that are not really dealing with the content of interest. For
instance, a researcher interested in the communication concept of
"spin control" will also be likely to find some articles dealing
with airplane propellers. Even the use of the "w/25" technique
or other search strategies may not eliminate this problem.
3. The material stored in the typical database omits many
of the nonverbal signals that are involved in mass communication
_ the photographs, the pull quotes, the headline type style and
size, the position on the page. Nexis, however, does include
information about statistics, tables, charts, and photographs in
a GRAPHIC segment at the end of many articles.14 It probably
will be necessary to go to the original publication to see the
illustrative material, however.
4. Database searches can be expensive. Nexis charges $30 a
search for commercial uses. Database services are sometimes
available through universities at no charge or lower fees.
Lexis/Nexis offers some tremendous opportunities for the
content analysis researcher. Among its strong advantages are
fast access to a large universe of information; availability of a
wide selection of mass media material, including newspapers,
magazines, and some television programs; and some powerful tools
for probing that universe, including full-text search by key
words. This paper has presented some innovative techniques for
conducting database-based content analysis studies, including the
use of story counts for bibliometric analyses such as trend
charts and cross tabulations. Researchers should begin to
investigate empirically the reliability and validity of
Lexis/Nexis samples. As researchers use this tool more, they
will undoubtedly discover additional innovative techniques that
will make database-based content analysis even more useful.
1. Tim Miller and David Stebenne, "The Bibliometrics of
Politics," Gannett Center Journal 2, No. 4 (Fall 1988): 24-30.
2. Tim Miller and David Stebenne, "Campaign Coverage by the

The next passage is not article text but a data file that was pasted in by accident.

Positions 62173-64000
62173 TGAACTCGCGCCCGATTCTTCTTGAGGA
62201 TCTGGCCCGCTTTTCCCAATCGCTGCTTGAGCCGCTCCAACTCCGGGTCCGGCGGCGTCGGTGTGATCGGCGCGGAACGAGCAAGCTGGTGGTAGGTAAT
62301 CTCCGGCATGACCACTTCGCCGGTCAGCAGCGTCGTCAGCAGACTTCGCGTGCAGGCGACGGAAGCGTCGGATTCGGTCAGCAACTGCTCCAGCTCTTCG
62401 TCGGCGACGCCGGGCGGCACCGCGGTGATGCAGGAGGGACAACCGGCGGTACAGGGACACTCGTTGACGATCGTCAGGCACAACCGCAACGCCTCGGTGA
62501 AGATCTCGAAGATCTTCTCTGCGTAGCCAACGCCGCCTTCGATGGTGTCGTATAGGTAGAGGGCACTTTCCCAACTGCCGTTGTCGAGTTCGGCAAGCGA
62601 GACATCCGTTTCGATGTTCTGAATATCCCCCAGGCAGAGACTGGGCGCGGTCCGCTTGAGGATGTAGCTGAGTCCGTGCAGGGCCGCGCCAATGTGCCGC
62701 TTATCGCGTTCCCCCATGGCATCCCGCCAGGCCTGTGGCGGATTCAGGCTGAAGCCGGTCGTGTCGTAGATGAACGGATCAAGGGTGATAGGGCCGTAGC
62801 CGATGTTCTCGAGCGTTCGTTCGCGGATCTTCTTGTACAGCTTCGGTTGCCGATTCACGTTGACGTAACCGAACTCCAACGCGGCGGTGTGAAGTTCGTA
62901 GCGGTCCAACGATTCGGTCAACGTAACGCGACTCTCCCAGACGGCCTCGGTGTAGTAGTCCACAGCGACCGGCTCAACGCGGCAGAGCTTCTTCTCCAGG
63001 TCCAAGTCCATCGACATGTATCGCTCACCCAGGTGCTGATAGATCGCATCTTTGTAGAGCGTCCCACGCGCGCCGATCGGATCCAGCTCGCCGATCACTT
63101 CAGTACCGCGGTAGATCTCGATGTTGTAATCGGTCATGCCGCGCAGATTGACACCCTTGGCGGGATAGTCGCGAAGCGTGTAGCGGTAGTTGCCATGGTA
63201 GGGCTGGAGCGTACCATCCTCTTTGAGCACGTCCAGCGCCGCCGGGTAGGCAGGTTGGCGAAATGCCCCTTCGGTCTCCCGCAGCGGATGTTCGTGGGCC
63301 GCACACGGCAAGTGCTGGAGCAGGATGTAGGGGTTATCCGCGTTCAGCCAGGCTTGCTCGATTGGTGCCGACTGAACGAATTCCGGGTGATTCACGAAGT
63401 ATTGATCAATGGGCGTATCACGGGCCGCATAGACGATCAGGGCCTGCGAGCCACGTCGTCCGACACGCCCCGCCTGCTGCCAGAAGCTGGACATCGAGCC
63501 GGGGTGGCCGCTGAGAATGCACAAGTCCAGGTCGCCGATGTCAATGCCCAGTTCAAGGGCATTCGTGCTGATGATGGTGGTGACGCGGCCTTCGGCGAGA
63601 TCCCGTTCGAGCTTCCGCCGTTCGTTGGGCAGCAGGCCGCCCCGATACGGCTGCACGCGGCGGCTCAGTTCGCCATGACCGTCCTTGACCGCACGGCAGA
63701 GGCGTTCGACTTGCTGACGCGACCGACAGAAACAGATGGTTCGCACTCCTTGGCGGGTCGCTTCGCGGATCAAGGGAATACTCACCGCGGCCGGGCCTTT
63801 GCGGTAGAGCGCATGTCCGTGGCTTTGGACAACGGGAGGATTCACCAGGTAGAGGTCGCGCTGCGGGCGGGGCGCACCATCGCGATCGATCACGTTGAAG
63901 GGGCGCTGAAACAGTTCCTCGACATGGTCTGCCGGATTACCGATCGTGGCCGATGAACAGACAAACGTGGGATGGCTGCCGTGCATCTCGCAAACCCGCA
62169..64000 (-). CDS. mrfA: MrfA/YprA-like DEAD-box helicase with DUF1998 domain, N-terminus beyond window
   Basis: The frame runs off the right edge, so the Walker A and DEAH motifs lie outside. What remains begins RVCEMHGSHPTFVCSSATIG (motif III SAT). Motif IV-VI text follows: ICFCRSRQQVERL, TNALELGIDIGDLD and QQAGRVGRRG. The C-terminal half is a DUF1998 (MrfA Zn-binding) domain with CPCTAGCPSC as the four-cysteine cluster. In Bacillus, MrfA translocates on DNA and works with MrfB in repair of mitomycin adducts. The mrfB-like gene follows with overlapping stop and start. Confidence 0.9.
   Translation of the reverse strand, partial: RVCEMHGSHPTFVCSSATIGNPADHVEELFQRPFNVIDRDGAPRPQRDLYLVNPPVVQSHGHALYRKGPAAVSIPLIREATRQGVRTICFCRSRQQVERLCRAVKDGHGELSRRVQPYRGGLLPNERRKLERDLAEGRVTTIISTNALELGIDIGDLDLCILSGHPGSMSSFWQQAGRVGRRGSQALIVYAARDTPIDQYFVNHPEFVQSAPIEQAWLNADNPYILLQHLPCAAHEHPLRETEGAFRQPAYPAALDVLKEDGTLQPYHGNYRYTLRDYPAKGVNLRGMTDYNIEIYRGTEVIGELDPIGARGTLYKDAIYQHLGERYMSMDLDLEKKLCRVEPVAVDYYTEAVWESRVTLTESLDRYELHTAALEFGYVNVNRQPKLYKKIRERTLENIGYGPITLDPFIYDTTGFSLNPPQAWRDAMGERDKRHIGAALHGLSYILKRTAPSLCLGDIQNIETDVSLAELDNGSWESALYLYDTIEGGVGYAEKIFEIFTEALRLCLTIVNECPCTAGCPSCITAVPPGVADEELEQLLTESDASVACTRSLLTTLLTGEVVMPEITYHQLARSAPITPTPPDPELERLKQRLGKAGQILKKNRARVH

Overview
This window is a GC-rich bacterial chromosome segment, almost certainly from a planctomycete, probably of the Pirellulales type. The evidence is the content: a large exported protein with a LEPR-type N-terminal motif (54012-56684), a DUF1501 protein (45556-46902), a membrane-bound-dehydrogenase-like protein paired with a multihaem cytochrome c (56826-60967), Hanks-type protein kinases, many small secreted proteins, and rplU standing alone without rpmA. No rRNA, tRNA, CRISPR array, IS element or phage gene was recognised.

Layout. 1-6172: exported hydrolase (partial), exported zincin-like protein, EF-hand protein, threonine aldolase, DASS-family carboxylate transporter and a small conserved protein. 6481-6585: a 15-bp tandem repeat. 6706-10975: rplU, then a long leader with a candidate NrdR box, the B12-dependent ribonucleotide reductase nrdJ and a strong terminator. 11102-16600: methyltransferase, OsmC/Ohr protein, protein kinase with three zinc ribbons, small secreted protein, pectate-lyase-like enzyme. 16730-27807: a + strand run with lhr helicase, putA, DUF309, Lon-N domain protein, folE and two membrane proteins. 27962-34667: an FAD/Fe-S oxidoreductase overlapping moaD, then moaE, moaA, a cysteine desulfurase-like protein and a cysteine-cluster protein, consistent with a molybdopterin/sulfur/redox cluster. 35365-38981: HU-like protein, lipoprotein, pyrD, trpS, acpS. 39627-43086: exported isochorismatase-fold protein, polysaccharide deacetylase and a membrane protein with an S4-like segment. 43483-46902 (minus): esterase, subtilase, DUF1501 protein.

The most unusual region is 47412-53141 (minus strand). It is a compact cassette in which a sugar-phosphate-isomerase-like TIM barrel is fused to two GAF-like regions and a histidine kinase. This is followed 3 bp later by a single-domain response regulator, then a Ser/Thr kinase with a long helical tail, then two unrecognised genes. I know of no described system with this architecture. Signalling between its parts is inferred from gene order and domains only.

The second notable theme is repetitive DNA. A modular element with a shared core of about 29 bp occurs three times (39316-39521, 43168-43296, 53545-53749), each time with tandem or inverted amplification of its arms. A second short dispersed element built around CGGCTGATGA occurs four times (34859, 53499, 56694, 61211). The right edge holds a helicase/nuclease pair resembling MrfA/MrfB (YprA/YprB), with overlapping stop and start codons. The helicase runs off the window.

Numbers," in An Uncertain Season: Reporting in the Postprimary
Period. (New York: The Freedom Forum Media Studies Center,
1992), pp. 34-39.
3. Tim Miller and John Pavlik, "Campaign Coverage by the
Numbers," in The Finish Line: Covering the Campaign's Final Days.
(New York: The Freedom Forum Media Studies Center, 1993), pp.
4. Robert L. Bishop, "What Newspapers Say About Public
Relations," Public Relations Review 14 (Summer 1988): 50-51.
5. C. Kevin Swisher and Stephen D. Reese, "The Smoking and Health
Issue in Newspapers: Influence of Regional Economics, the Tobacco
Institute, and News Objectivity," Journalism Quarterly 69, No. 4
(Winter 1992): 987-1000.
6. Bernard Berelson, Content Analysis in Communication Research
(New York: The Free Press, 1952), p. 18.
7. Roger D. Wimmer and Joseph R. Dominick, Mass Media Research:
An Introduction, 3rd ed. (Belmont, Calif.: Wadsworth, 1991), pp.
8. James W. Tankard, Jr. and Randy Sumpter, Media Awareness of
Media Manipulation: The Use of the Term "Spin Doctor", Paper
presented to the Mass Communication and Society Division,
Association for Education in Journalism and Mass Communication,
Kansas City, Mo., August 1993.
9. Figures and tables may be obtained by writing the authors.
10. Robert N. Bellah, Richard Madsen, William M. Sullivan, Ann
Swidler, and Steven M. Tipton, Habits of the Heart, (Berkeley:
University of California Press, 1985), p. vii.
11. Dong-Geun Lee, "Press Coverage of Interest Groups: News
Values as Determinants," unpublished dissertation, The
University of Texas at Austin, 1993.
12. Laura Jean Hendrickson, "Media Framing of Child Maltreatment:
Conceptualizing Framing as a Continuous Variable," unpublished
dissertation, The University of Texas at Austin, 1994.
13. Dennis T. Lowry, "Population Validity of Communication
Research: Sampling the Samples," Journalism Quarterly 56, No. 1
(Spring 1979): 62-68, 76.
14. Nancy F. Hardy, "Finding Statistics, Tables, Charts and
Pictures Using Nexis," in National Online Meeting: Proceedings of
the Ninth National Online Meeting, New York, May 10-12, 1988, pp.
Mention of the Word "Community" in Articles in the Chicago
Tribune and the Washington Post during the 1992 Presidential
Community 9% 15%
Did not mention
Community 91 85
Story counts taken from searches in the CMPGN library. The
CHTRIB file was searched first with "(Clinton or Bush)" to get
the number of campaign stories and then the search was modified
to "(Clinton or Bush) and community" to get the number of
campaign stories mentioning community. Then the WPOST file was
searched in the same way.
Number of Stories Mentioning the Phrase "Sound Bite"
Found in the MAJPAP File Using Various Search Strategies
Search Strategy Of Stories
sound bite 6,039
lead (sound bite) 903
headline (sound bite) 202
abstract (sound bite) 3
sound bite w/25 sound bite 347
sound bite w/24 sound bite 344
sound bite w/23 sound bite 342
sound bite w/22 sound bite 337
sound bite w/21 sound bite 329
sound bite w/20 sound bite 326
sound bite w/19 sound bite 315
sound bite w/18 sound bite 303
sound bite w/17 sound bite 293
sound bite w/16 sound bite 276
sound bite w/15 sound bite 250
sound bite w/14 sound bite 208
sound bite w/13 sound bite 177
sound bite w/12 sound bite 152
sound bite w/11 sound bite 135
sound bite w/10 sound bite 125
sound bite w/9 sound bite 116
sound bite w/8 sound bite 104
sound bite w/7 sound bite 91
sound bite w/6 sound bite 74
sound bite w/5 sound bite 69
sound bite w/4 sound bite 56
sound bite w/3 sound bite 38
sound bite w/2 sound bite 30
sound bite w/1 sound bite 5